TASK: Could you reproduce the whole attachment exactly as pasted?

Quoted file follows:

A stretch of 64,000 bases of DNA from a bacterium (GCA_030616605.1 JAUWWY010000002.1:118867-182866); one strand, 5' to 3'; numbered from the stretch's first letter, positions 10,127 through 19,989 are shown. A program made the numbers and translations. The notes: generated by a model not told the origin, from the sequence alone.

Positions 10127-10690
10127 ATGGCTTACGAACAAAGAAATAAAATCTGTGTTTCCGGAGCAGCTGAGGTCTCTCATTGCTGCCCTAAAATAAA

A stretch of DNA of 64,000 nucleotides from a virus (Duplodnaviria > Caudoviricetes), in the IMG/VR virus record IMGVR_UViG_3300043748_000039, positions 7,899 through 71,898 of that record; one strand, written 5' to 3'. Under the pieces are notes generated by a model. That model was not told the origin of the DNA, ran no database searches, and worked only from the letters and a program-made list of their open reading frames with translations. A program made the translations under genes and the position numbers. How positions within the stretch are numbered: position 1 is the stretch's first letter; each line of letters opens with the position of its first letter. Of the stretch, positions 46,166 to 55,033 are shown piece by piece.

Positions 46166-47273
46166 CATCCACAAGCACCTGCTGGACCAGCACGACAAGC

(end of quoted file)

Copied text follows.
A stretch of 64,000 bases of DNA from a bacterium (GCA_030616605.1 JAUWWY010000002.1:118867-182866); one strand, 5' to 3'; numbered from the stretch's first letter, positions 10,127 through 19,989 are shown. A program made the numbers and translations. The notes: generated by a model not told the origin, from the sequence alone.

Positions 10127-10690
10127 ATGGCTTACGAACAAAGAAATAAAATCTGTGTTTCCGGAGCAGCTGAGGTCTCTCATTGCTGCCCTAAAATAAA

A stretch of DNA of 64,000 nucleotides from a virus (Duplodnaviria > Caudoviricetes), in the IMG/VR virus record IMGVR_UViG_3300043748_000039, positions 7,899 through 71,898 of that record; one strand, written 5' to 3'. Under the pieces are notes generated by a model. That model was not told the origin of the DNA, ran no database searches, and worked only from the letters and a program-made list of their open reading frames with translations. A program made the translations under genes and the position numbers. How positions within the stretch are numbered: position 1 is the stretch's first letter; each line of letters opens with the position of its first letter. Of the stretch, positions 46,166 to 55,033 are shown piece by piece.

Positions 46166-47273
46166 CATCCACAAGCACCTGCTGGACCAGCACGACAAGC